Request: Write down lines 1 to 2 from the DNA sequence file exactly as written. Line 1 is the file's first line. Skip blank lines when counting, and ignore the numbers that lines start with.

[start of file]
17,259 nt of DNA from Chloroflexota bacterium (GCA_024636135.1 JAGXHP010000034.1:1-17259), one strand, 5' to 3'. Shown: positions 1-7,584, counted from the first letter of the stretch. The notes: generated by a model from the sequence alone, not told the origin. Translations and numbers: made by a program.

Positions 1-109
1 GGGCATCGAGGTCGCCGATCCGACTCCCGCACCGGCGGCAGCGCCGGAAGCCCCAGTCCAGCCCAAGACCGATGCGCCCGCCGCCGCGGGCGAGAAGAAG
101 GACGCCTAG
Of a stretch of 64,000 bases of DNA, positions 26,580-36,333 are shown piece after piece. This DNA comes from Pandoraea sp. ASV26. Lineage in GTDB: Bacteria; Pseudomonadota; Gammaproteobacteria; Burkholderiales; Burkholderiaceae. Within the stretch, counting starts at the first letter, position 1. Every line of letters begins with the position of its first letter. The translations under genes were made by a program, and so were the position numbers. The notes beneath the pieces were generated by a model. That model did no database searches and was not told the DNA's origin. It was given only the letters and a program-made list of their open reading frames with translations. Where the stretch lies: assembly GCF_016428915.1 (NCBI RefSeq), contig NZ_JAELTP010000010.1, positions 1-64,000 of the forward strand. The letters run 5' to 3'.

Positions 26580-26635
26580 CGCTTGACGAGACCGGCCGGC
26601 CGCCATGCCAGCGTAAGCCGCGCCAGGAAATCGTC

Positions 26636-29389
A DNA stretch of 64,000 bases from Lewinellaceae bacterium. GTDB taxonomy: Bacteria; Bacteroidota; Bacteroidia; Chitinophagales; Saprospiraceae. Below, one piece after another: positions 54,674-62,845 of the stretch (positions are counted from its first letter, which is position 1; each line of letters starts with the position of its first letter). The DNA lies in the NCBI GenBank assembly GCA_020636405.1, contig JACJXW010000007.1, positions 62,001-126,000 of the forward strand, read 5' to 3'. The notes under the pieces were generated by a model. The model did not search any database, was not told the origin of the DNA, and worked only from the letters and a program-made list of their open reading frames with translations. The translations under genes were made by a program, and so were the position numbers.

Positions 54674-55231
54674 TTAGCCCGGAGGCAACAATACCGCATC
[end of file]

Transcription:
17,259 nt of DNA from Chloroflexota bacterium (GCA_024636135.1 JAGXHP010000034.1:1-17259), one strand, 5' to 3'. Shown: positions 1-7,584, counted from the first letter of the stretch. The notes: generated by a model from the sequence alone, not told the origin. Translations and numbers: made by a program.

Positions 1-109